Trading pullbacks in a trending market is one of the most time-tested Forex trading strategies out there. The beauty of a well thought out pullback trading system is that you enter the market forex trendline strategy clb pdf place your first trade only after confirming which way the market is going.
Since currency pairs remain within a range bound or consolidation phase most of the time, and the market trends only about 20 percent to 30 percent of the time, finding an established trend to trade pullbacks in can be a challenging task. As a Forex trader when you are trying to apply a pullback trading strategy, you need to act like a sniper. Consequently, you need to make sure that you have identified the possible turning point, where the retracement move is likely to end. You need to find a way to generate a high probability pullback signal where the price is likely to resume the prevailing trend. If you can successfully apply a pullback trading system, you can buy low during an uptrend and sell high during a downtrend.
This means your stop loss could be much closer to your entry if you place the order during a pullback or retracement compared to placing the order when the price was moving in the direction of the trend. Apply a pullback trading strategy that offers high-quality trading signals to time your market entry so that you are executing a trade that offers a high reward to risk ratio. Nevertheless, before we dive into discussing real world scenarios and examples, you should get familiar with the theoretical aspects of why trading pullbacks during a trending market work in the first place. You see, most of the time the Forex market remains in equilibrium, where major market participants have access to all the major news developments and information about a particular country’s currency.
However, after high-value news releases about economic fundamentals, if the actual data diverges from the market’s consensus, we can see sharp price movements because here, the market is trying to interpret the new information to find a new equilibrium. Bulls and Bears sometimes have a unique interpretation of developing economic fundamentals, and they put their money behind their respective interpretations. If you have ever watched Level II order flow, you can see how the price triggers each order as prices are moving up or down. Now, once the market starts pushing the price up or down, and establishes a trend, at some point, some traders would start taking profit off the table. Often, you would see that these pullbacks come close to a previous consolidation zone or pivot points on the chart. Often these pullbacks test a prior Support and Resistance level. As a result, when a pullback of the trend reaches these price levels and if there were sufficient orders in the market in the direction of the trend, the market resumes the trend.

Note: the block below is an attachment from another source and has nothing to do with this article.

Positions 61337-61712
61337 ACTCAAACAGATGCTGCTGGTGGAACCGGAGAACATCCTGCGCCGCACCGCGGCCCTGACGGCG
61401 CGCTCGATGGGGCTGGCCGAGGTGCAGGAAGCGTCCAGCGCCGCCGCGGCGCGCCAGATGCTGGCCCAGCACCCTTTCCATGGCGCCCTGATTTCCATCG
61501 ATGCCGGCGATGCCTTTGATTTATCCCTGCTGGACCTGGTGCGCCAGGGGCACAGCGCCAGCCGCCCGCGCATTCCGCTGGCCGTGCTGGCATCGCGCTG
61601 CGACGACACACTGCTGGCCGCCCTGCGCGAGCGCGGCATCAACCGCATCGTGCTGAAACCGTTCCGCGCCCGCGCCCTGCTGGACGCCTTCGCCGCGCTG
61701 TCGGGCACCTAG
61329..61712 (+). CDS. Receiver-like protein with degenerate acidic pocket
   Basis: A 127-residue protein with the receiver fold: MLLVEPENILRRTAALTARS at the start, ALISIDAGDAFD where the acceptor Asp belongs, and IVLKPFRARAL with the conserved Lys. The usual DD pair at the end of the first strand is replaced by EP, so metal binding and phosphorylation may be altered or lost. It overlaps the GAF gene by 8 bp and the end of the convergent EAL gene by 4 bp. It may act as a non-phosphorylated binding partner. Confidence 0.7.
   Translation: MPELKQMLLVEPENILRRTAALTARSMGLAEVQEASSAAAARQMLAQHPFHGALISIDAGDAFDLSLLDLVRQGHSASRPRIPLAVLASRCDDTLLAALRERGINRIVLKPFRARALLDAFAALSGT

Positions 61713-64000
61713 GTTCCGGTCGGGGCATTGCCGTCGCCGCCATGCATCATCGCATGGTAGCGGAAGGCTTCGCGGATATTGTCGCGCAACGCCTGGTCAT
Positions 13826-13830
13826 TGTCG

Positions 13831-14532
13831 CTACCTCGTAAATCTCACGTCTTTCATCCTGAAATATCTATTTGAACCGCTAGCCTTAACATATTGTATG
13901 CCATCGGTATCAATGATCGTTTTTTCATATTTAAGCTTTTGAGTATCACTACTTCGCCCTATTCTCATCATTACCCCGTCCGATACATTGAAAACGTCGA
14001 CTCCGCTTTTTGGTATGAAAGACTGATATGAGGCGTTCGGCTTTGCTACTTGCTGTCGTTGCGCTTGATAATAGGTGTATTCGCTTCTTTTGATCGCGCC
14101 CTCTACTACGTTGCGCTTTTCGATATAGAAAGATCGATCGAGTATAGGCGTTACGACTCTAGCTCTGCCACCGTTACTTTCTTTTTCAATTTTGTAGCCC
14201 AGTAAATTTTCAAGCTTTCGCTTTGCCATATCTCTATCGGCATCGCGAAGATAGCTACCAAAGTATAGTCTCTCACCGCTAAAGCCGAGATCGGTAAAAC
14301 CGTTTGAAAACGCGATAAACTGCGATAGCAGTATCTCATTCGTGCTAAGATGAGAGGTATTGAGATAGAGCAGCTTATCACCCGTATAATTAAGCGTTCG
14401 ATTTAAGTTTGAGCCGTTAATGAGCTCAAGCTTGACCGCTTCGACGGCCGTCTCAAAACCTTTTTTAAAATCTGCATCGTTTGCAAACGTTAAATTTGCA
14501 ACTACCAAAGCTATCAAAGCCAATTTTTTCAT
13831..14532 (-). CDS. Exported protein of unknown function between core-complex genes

Otherwise, the support or resistance levels break, and a trend reversal may ensue in the market. Remember that while identifying a trend can be relatively easy using a naked chart or with the aid of a few technical studies, knowing if the trend is strong enough or gauging the probability of the trend to continue after a pullback is a bit more difficult to accomplish. For most new traders, it is strongly recommended that at the beginning stage that they try to stick to trading pullbacks in a trend rather than engage in counter trend or mean reversion methods. However, as you gain more experience trading pullbacks in the forex market, you can then move on to developing more sophisticated strategies to compliment your trend pullback strategy. But again, if you are a newbie, then you would do best to start by focusing on picking the low-hanging fruit, which in this case is trading pullbacks during a trending market. The first step towards learning how to trade pullbacks is to recognize a trend. If the price on the left of the chart is lower than it is on the right, and making higher highs and higher lows, then you are watching an uptrend in action.
In figure 1, you can see the GBPUSD was on an uptrend, as identified by the Green uptrend line. However, by adding two moving averages, a 13-period Red EMA and a 21-period Green EMA, we can confirm the temporary momentum in the market. When the Red EMA crossed below the Green EMA, it signaled a pullback. As soon as the Red EMA crossed back above the Green EMA, it indicated that the GBPUSD pullback has ended and the uptrend resumed. Similarly, in figure 2, we can see that when the Red EMA crossed above the Green EMA, it signaled a pullback.
As soon as the Red EMA crossed back below the Green EMA, it signaled that the GBPUSD pullback has ended and the downtrend resumed. However, there is a major shortcoming of using EMA crossovers for spotting a pullback or trigger a market entry. If the pullback momentum is not that strong, like in the first instance in figure 2, the EMA crossover might never happen, and the trend may resume, leaving you wondering when to enter the market. Furthermore, an EMA crossover acts as a lagging indicator, and by the time it generates a signal, the market may have moved quite a bit in the direction of the prevailing trend. As a result, the reward to risk ratio of your trade may be decreased as well. Hence, it would be much better that you try to identify a potential reversal area during a pullback and place your trades using more efficient price action based market entry methods.